Wanderlei Silva KO2 Brian Stann
No one wants to leave on a loss. Of course, that’s usually how it goes in the unforgiving world of combat sports, and Brian Stann’s last bout was no different. But the way you go out says a lot, and if you’re going to have your last fight be a defeat, you want it to be in a fight that fans will never forget. That was most definitely the case in March 2013, when Stann and former PRIDE star Wanderlei Silva engaged in a savage slugfest that saw multiple knockdowns, endless haymakers, and a general disregard for personal safety. Silva emerged victorious in the second round, but as Stann said in UFC magazine after his subsequent retirement, “I can live with losing, as long as I tried to win.”
Jon Jones W5 Alexander Gustafsson I
On the verge of setting a new light heavyweight record for successful title defenses, Jon “Bones” Jones’ performances in the Octagon made him appear to be unbeatable. But in Sweden’s Alexander Gustafsson, he found a worthy rival. For five rounds at UFC 165 on September 21, 2013, the two battled it out on nearly even terms, with Jones in danger of losing his crown until a late surge allowed him to escape with a decision and his title.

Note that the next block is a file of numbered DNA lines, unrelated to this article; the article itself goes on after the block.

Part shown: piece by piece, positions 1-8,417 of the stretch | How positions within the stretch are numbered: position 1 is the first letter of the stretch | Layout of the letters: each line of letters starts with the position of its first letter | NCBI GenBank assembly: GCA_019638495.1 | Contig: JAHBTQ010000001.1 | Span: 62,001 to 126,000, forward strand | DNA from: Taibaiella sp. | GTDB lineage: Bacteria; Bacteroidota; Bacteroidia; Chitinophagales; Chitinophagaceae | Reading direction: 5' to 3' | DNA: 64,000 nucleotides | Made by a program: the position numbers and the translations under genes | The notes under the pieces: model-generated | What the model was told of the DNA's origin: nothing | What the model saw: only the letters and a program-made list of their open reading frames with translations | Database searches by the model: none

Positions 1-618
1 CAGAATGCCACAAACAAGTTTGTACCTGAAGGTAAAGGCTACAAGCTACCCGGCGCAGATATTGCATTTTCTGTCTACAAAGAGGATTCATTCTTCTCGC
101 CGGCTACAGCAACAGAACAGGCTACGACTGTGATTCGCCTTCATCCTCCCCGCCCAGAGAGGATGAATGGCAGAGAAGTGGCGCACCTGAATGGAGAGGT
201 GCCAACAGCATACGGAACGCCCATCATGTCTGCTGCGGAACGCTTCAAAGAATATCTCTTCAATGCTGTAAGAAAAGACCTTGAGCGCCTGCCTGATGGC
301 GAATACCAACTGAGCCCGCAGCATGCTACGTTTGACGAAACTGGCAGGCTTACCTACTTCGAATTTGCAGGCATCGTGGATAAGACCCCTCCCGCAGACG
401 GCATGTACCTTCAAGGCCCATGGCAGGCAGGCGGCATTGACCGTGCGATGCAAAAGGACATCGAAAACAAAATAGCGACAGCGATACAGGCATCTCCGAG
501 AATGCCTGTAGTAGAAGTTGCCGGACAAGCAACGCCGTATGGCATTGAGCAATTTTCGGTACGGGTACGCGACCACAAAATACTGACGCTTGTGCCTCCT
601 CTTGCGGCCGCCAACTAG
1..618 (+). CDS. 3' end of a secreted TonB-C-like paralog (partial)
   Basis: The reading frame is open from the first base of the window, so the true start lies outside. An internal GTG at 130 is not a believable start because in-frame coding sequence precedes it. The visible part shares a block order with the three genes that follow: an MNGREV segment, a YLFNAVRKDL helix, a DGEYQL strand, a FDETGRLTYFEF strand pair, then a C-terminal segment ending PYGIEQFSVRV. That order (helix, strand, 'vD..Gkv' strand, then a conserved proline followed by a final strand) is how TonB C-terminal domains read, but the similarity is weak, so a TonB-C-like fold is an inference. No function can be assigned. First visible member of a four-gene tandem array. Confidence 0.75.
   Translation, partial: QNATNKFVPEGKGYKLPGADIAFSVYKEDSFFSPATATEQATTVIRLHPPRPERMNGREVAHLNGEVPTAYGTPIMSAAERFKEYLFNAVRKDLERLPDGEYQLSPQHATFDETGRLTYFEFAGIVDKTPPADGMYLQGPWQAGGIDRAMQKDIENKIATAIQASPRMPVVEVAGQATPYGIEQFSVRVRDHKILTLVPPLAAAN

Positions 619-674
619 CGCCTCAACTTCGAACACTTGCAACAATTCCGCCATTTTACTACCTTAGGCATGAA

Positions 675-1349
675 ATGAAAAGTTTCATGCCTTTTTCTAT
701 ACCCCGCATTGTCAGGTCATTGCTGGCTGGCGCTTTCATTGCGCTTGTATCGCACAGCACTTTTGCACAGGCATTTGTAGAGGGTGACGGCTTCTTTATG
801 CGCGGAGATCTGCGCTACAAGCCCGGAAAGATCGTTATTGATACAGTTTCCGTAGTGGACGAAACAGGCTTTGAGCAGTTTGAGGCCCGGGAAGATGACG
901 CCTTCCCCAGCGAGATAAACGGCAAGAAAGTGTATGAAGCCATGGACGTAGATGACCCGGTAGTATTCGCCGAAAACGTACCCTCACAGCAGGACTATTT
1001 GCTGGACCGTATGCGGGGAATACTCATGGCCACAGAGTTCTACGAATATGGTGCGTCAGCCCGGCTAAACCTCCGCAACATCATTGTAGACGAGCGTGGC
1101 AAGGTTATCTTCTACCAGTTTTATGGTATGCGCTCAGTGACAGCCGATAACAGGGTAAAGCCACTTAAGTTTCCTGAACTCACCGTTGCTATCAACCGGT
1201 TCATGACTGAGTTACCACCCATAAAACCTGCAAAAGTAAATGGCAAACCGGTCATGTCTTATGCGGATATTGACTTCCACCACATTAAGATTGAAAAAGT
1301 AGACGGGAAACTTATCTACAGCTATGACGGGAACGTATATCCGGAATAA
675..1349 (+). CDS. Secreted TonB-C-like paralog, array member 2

Mark Hunt DRAW5 Antonio Silva I
No one expected the December 2013 heavyweight clash between Mark Hunt and Antonio Silva to go five rounds. Most thought getting it into round two would be a stretch. But not only did these former training partners go the 25-minute distance, but they delivered an epic back and forth battle where the only fair verdict – a draw – should have been rendered. And it was, leaving no losers in Brisbane, Australia. Of course, Silva’s test after the bout for elevated testosterone levels put a damper on the post-fight euphoria from this battle, but the memories of the bout itself remain intact.